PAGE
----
A sparse coding approach to multiclass pixel labelling




Datta, Susmita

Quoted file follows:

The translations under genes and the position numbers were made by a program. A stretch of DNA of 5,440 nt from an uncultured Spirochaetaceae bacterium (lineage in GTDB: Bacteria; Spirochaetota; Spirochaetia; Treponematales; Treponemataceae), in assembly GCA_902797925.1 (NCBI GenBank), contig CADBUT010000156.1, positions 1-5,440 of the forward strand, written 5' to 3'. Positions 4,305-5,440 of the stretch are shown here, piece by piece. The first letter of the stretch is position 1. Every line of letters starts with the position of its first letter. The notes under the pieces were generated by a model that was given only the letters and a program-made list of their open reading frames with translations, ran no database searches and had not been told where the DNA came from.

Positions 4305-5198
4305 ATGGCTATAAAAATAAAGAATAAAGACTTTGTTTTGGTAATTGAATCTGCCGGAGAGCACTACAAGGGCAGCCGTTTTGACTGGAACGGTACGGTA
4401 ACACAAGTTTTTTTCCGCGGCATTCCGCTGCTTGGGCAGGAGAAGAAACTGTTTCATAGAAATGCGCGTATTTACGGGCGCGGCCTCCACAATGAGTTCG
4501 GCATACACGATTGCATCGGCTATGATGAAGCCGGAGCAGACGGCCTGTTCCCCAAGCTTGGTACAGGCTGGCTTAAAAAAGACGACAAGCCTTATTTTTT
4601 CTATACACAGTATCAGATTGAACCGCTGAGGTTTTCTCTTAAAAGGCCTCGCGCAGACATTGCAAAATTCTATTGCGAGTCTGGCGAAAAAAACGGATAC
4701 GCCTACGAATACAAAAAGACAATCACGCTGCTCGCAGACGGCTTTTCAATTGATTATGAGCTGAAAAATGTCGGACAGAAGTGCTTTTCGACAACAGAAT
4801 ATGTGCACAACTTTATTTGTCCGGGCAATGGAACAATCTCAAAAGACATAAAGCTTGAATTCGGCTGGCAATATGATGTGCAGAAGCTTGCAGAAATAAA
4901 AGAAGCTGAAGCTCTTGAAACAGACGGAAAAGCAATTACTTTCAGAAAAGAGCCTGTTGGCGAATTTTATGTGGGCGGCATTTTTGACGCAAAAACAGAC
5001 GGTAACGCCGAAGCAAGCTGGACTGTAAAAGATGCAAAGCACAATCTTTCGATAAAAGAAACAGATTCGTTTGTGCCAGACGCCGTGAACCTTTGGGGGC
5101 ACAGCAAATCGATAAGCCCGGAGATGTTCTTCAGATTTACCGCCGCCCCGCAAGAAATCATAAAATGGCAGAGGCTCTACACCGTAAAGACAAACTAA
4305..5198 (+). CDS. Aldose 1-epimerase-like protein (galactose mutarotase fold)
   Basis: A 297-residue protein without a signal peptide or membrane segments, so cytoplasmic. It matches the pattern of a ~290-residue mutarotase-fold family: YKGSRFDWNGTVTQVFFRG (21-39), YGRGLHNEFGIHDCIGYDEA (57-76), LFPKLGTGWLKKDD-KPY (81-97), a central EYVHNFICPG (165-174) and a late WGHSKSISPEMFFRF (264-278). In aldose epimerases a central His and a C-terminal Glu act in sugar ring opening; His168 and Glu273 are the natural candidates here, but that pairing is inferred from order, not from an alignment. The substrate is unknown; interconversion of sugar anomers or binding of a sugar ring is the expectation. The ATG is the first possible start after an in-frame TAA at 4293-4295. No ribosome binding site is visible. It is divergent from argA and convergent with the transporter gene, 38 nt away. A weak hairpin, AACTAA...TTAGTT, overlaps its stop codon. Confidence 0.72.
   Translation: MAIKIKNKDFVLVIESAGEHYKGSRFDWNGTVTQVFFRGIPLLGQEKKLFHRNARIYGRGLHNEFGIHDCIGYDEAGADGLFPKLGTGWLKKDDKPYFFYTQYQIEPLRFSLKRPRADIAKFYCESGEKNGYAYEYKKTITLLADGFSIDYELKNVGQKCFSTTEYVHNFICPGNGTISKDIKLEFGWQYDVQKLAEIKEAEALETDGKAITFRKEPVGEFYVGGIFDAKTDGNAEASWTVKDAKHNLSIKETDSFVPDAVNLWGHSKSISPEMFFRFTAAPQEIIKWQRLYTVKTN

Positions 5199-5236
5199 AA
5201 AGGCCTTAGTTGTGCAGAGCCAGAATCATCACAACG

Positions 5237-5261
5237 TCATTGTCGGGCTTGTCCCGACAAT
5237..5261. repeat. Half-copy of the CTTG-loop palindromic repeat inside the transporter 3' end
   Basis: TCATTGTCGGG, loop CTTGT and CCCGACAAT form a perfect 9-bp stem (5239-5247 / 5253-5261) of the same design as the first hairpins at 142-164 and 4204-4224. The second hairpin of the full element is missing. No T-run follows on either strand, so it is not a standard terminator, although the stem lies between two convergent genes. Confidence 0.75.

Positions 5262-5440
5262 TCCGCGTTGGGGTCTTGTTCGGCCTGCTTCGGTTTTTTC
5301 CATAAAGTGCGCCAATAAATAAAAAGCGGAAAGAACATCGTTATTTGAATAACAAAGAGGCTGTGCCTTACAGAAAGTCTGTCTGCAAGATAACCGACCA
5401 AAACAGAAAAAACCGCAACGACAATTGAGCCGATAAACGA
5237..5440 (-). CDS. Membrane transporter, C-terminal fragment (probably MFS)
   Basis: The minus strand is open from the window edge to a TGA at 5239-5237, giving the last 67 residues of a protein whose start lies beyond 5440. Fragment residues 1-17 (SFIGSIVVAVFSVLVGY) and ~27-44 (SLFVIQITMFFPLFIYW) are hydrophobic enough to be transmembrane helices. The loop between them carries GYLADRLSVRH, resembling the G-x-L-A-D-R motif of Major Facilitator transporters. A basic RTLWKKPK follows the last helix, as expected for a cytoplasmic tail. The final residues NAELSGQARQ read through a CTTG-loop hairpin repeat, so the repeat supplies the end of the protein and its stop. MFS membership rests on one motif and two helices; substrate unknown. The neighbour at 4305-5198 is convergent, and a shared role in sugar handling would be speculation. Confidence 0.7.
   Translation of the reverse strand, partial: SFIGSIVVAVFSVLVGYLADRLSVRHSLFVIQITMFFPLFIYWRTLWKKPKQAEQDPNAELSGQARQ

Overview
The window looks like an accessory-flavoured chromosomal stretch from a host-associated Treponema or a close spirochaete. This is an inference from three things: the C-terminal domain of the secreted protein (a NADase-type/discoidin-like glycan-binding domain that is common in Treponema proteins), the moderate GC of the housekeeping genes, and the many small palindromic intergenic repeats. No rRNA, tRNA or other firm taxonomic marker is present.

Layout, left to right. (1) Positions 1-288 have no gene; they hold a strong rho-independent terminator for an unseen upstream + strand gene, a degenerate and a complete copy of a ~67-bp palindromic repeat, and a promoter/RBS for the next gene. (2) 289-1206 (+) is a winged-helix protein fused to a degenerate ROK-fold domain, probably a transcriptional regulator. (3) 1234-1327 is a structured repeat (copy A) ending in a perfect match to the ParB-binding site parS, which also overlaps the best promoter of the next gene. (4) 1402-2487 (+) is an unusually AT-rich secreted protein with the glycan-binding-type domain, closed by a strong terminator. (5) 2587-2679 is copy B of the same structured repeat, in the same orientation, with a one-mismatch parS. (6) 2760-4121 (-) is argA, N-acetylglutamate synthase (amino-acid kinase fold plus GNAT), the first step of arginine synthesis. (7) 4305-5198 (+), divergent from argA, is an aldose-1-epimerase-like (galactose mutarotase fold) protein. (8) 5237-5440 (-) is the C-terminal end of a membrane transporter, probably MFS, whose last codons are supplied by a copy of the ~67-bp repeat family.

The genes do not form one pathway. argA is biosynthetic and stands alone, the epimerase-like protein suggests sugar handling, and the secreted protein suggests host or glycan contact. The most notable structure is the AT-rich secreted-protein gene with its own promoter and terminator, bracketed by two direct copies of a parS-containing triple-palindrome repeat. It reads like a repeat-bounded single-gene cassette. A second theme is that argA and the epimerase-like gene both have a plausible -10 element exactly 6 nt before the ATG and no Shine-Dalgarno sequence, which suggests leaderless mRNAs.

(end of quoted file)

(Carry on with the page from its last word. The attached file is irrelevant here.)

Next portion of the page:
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In this thesis, we introduce a method for multiclass pixel labelling to facilitate scene understanding and semantic segmentation. Specifically, we focus on enforcing label consistency in local image regions through sparse modelling of image data. Individual pixels in an image may be assigned a label denoting a semantic category (such as sky, grass, human, car, etc.) based their observed features (such as colour, texture cues etc.). Such an independent classification scheme, without regards to the labels assigned to the neighbouring pixels, tend to be inconsistent or noisy -- pixels belonging to the same class often end up taking different labels. We employ a sparse denoising technique to approximate the noisy label configuration of a local image region with a more coherent one by combining a subset of semantically consistent example label configurations. We provide a diverse collection of label configurations as models (atoms) in the form of a dictionary and let a sparsity promoting technique come up with a configuration that can effectively correct for the sporadic and spurious label annotations of a local image region. We develop our pipeline in several stages. Initially, we take an l1-minimisation approach; we impose an l1-norm sparsity prior to obtain a weighted sparse linear combination of the dictionary atoms that depicts a consistent label configuration for a local image patch. Our initial formulation targets discrete, non-overlapping image patches individually. It falls short of assigning labels that manifest continuity between pixels within and between patches. We tackle this by introducing a shift-invariant model, which combines the outcomes of the same l1-minimisation formulation applied to overlapping image patches. This model is capable of removing spurious label annotations that do not comply with the labels of local image regions, and successful in tracing class-boundaries and fine-details of object structures. In another extension to our initial formulation, we target more extended image regions such that the label assignments of neighbouring pixels within and across patches comply with each other. We encourage the adjacent pixels with similar appearance to settle for the same label. This is achieved by adding a total variation penalty to our existing l1-minimisation formulation. This approach gives more accurate results. Our overall framework achieves a performance comparable to the state-of-the-art CRF-based pixel labelling methods that impose a smoothness prior in local image regions.






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